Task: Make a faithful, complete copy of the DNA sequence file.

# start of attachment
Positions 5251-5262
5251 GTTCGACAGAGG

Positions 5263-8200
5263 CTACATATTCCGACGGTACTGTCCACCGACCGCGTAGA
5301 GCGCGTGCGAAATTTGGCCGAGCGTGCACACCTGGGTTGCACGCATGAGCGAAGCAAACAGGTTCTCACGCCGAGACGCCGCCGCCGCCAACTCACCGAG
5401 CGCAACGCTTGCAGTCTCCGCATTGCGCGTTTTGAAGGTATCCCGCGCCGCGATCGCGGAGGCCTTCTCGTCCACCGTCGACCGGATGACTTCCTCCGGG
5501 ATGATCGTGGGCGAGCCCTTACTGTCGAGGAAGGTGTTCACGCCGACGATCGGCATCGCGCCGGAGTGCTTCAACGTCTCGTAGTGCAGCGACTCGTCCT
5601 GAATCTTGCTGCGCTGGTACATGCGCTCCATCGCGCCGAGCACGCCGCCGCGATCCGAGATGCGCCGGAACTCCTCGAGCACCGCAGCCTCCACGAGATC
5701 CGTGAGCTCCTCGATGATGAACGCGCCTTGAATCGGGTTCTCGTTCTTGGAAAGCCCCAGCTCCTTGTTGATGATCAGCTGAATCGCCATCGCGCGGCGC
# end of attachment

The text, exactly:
Positions 5251-5262
5251 GTTCGACAGAGG

Positions 5263-8200
5263 CTACATATTCCGACGGTACTGTCCACCGACCGCGTAGA
5301 GCGCGTGCGAAATTTGGCCGAGCGTGCACACCTGGGTTGCACGCATGAGCGAAGCAAACAGGTTCTCACGCCGAGACGCCGCCGCCGCCAACTCACCGAG
5401 CGCAACGCTTGCAGTCTCCGCATTGCGCGTTTTGAAGGTATCCCGCGCCGCGATCGCGGAGGCCTTCTCGTCCACCGTCGACCGGATGACTTCCTCCGGG
5501 ATGATCGTGGGCGAGCCCTTACTGTCGAGGAAGGTGTTCACGCCGACGATCGGCATCGCGCCGGAGTGCTTCAACGTCTCGTAGTGCAGCGACTCGTCCT
5601 GAATCTTGCTGCGCTGGTACATGCGCTCCATCGCGCCGAGCACGCCGCCGCGATCCGAGATGCGCCGGAACTCCTCGAGCACCGCAGCCTCCACGAGATC
5701 CGTGAGCTCCTCGATGATGAACGCGCCTTGAATCGGGTTCTCGTTCTTGGAAAGCCCCAGCTCCTTGTTGATGATCAGCTGAATCGCCATCGCGCGGCGC